Body, and turn to Corruption, and Humour. When this happens to be the
Case in human Bodies, upon a Stoppage of any of the great Discharges,
as of Perspiration, by taking Cold, they become Subject to Fevers, and
other acute Diseases, and Obstructions of the tender Bowels, chiefly
the Liver and Lungs, which bring on several chronical Diseases, more
especially the Dropsy and Asthma; for it is observable, that all
overfed Animals have large Livers subject to Putrefaction, and are
short winded.

I know no exact Way of determining the Quantities of our Food, and of
the Changes inducible upon the Body, by the Quantities only, (before
Pain and Sickness teach the Exceeding, when perhaps it may be past
Remedy) but the Balance, and yet a Man would run the Hazard of being
turned into Ridicule, that should gravely talk to People of weighing
their Food or their Bodies, at certain Times. The cravings of Nature,
and the returns of Appetite are thought to be better Indications for a
supply, than the Weight of the Body, and so indeed they would be, if
left to themselves; but we eat without Hunger, drink without Thirst,
and lie a bed at times unnatural to sleep. I need not add that these
are the People that want most the Helps of Medicine. The Quantities
of Food, and the unnatural Encrease of the Body may be attended to,
without running into ridiculous Extreams of nicety; and after the Rules
are once settled, these things may be known without living in a Pair
of Scales with _Sanctorius_. I can affirm it from certain Experience,
that the keeping the Body to a certain standard of Weight, is a
great preservative of Health; and many acute, and chronical Diseases
may be foreseen, and prevented by it, and this is known by weighing
once or twice a Month with less trouble than paring ones Nails, and
regulating the Quantity of Food accordingly; so true is the Aphorism of
_Sanctorius_, that if such Kinds, and such Quantities, be daily added
to the Body as go off, and the Exceedings discharged, lost Health will
be recovered, and present Health preserved.

Among the chronical Distempers, which owe their Origine to
irregularities in Diet, the Gout is neither the least considerable
nor frequent; though perhaps the best and least dangerous Way of
clearing the Blood of the morbid Matter; for it naturally tends to the
Extreams, and is generally so great a Tyrant, that it will suffer no
other Distemper to rage but itself; upon this Account it is that People
wish for, and are complimented upon the Gout, as an Indication of the
vital Powers being in such Strength and Vigour, as to drive forth the
gouty Matter; and it is no wonder that Persons should wish such active,
fiery Particles, as the gouty Matter seems to consist of, fixed to a
certain Joint, and expelled the Body, when they are floating through
the Mass of Juices, and disorder the whole Machine, which is often the
Case of gouty Persons before it fixes: The gouty Salts (if they be
Salts, as most probably they are) appear to be active, sharp, pungent,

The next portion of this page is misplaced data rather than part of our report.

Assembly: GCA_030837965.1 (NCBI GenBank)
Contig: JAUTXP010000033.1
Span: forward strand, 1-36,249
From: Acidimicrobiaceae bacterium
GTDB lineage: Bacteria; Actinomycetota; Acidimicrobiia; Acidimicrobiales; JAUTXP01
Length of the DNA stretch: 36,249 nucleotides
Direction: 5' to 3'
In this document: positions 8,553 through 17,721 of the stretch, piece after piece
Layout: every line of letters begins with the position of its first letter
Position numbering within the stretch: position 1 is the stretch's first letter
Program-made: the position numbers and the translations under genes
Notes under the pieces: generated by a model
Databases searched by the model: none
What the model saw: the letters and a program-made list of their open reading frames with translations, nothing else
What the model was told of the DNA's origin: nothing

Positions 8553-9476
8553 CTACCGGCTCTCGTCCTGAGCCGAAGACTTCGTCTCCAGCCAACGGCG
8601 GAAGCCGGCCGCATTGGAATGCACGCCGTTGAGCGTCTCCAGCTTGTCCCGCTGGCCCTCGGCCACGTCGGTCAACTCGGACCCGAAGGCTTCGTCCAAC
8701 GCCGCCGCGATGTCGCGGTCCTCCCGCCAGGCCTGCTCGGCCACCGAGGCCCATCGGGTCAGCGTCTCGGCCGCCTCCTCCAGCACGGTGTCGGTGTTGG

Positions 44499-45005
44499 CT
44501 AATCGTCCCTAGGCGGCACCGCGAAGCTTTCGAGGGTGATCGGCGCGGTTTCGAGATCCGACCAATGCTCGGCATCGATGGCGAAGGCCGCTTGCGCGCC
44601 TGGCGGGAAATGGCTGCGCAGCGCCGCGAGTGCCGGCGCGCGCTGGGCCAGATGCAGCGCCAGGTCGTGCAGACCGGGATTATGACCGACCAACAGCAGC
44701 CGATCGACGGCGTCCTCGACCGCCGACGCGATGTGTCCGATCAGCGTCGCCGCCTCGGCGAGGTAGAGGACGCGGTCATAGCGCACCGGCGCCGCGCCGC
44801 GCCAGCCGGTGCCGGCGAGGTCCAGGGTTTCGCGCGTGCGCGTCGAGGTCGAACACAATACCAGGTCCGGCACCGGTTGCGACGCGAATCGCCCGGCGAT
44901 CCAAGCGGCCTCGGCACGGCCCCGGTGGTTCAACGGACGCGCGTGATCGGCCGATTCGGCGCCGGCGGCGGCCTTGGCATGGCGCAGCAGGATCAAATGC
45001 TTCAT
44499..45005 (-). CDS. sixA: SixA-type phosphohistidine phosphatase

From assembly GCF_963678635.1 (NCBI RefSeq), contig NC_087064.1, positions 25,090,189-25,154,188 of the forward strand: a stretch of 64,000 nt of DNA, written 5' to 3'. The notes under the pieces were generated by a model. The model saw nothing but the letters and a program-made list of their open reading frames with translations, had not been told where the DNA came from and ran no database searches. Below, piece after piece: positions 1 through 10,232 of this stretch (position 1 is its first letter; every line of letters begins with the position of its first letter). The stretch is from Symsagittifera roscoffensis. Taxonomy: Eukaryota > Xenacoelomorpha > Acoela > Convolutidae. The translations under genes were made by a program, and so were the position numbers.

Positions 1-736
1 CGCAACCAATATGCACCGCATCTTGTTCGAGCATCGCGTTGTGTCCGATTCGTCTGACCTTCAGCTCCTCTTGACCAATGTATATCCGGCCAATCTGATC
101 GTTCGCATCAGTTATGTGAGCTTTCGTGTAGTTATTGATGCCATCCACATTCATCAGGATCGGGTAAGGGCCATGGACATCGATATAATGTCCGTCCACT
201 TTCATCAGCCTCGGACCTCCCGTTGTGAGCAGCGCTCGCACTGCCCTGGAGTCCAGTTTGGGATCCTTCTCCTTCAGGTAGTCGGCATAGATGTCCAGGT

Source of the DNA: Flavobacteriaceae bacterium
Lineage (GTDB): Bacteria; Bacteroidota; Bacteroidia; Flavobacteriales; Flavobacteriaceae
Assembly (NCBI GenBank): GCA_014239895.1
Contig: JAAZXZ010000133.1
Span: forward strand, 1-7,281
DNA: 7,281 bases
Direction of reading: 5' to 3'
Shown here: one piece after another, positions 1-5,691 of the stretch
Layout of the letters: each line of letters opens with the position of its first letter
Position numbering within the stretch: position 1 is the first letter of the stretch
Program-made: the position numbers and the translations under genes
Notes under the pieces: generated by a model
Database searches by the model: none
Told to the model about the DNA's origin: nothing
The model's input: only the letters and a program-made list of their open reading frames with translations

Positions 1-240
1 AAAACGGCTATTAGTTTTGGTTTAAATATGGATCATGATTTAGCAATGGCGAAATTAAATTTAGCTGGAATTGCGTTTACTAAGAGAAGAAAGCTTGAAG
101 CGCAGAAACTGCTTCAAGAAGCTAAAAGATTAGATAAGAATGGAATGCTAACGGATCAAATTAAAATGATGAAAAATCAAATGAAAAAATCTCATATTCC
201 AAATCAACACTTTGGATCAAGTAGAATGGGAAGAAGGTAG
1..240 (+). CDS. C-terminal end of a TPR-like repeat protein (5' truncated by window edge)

fiery Principles, and when, by the Force and Heat of the Body, they
are brought into Action, are not improperly termed concentrated Fire
it self; and indeed the Effects of their Action manifest something not
very different therefrom, by calcining the animal Substance into Chalk
or Lime, or somewhat approaching thereto, in the Knots of gouty Joints:
Their Volatility may Occasion their being more easily brought into a
State of Action, but at the same Time makes their Expulsion out of the
Body quicker and easier. A fit of the Gout is no other than an attempt
of Nature to collect and expell these Salts out of the Body, which, if
successfully performed, leaves the Person free from the Gout, till such
Time as from the natural Course of the Food, or other Causes, the Blood
and Juices become again overcharged with gouty Matter, to such Degree,
that Nature attempts the same Way of Relief it before experienced, and
occasions another Fit.

From this Account it appears, that if any thing be to be done during
the Time of a Fit, which is the Season many Persons very preposterously
attend a Cure, it can only be by supporting the Powers of the Body, to
enable Nature, to go on with its Work: (For it must be considered, that
the Symptoms of Pain arise from the Action of the Body in that Work,
as well as from the Action of the gouty Salts;) and by promoting the
natural Discharges from the Part affected, by gentle heat and Warmth;
all external Applications, foreign to these Ends, are useless, and
generally speaking dangerous. Indeed if any thing may safely be applied
in this Case, for these Ends, some Preparation of the Poppy seems to me
to be the most promising, and least hazardous. This Plant is endowed
with Powers that soften and attenuate in a great Degree, gently promote
and encrease the Motion of the Juices, and occasion in Bodies properly
disposed, as great, if not greater Discharges by the Skin, than any
other Medicine yet discovered. If we add to this its particular
Property of easing Pain, may we not justly form great Expectations from
it? Its Virtues given inwardly, in the Case we are speaking of, have
been long known and experienced; its outward Application hath not, that
I know of, been mentioned before; and I would be understood now rather
to mention it, than recommend it. I have tried it in about half a
Dozen Persons, the better half of which found immediate and wonderful
Relief from it, and those who did not, found no inconvenience, to
my thinking, chargeable upon the Medicine; though perhaps I am fond